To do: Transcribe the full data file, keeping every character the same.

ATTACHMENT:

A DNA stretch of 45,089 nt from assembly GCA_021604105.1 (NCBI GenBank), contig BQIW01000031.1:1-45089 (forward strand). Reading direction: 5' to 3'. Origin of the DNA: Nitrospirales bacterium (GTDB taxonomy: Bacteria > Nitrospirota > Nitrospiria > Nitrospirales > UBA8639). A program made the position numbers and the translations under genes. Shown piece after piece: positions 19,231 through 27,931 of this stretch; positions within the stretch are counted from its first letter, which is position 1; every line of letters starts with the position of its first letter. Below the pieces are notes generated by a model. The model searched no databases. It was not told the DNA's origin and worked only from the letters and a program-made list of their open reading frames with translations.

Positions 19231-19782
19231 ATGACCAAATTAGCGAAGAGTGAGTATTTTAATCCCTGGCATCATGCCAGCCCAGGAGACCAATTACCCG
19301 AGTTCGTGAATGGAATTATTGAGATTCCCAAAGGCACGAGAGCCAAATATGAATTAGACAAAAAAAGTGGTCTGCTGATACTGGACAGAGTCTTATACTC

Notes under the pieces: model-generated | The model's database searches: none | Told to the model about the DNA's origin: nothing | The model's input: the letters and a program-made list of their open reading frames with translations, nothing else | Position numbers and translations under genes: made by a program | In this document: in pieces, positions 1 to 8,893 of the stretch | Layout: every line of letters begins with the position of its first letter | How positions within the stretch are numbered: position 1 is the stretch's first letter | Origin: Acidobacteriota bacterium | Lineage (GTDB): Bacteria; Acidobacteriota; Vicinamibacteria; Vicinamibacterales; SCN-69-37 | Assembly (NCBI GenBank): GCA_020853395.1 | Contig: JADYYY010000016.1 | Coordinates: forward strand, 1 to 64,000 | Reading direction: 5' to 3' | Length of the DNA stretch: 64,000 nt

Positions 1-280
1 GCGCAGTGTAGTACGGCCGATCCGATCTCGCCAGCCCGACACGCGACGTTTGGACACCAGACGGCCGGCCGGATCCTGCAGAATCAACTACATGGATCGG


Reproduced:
A DNA stretch of 45,089 nt from assembly GCA_021604105.1 (NCBI GenBank), contig BQIW01000031.1:1-45089 (forward strand). Reading direction: 5' to 3'. Origin of the DNA: Nitrospirales bacterium (GTDB taxonomy: Bacteria > Nitrospirota > Nitrospiria > Nitrospirales > UBA8639). A program made the position numbers and the translations under genes. Shown piece after piece: positions 19,231 through 27,931 of this stretch; positions within the stretch are counted from its first letter, which is position 1; every line of letters starts with the position of its first letter. Below the pieces are notes generated by a model. The model searched no databases. It was not told the DNA's origin and worked only from the letters and a program-made list of their open reading frames with translations.

Positions 19231-19782
19231 ATGACCAAATTAGCGAAGAGTGAGTATTTTAATCCCTGGCATCATGCCAGCCCAGGAGACCAATTACCCG
19301 AGTTCGTGAATGGAATTATTGAGATTCCCAAAGGCACGAGAGCCAAATATGAATTAGACAAAAAAAGTGGTCTGCTGATACTGGACAGAGTCTTATACTC

Notes under the pieces: model-generated | The model's database searches: none | Told to the model about the DNA's origin: nothing | The model's input: the letters and a program-made list of their open reading frames with translations, nothing else | Position numbers and translations under genes: made by a program | In this document: in pieces, positions 1 to 8,893 of the stretch | Layout: every line of letters begins with the position of its first letter | How positions within the stretch are numbered: position 1 is the stretch's first letter | Origin: Acidobacteriota bacterium | Lineage (GTDB): Bacteria; Acidobacteriota; Vicinamibacteria; Vicinamibacterales; SCN-69-37 | Assembly (NCBI GenBank): GCA_020853395.1 | Contig: JADYYY010000016.1 | Coordinates: forward strand, 1 to 64,000 | Reading direction: 5' to 3' | Length of the DNA stretch: 64,000 nt

Positions 1-280
1 GCGCAGTGTAGTACGGCCGATCCGATCTCGCCAGCCCGACACGCGACGTTTGGACACCAGACGGCCGGCCGGATCCTGCAGAATCAACTACATGGATCGG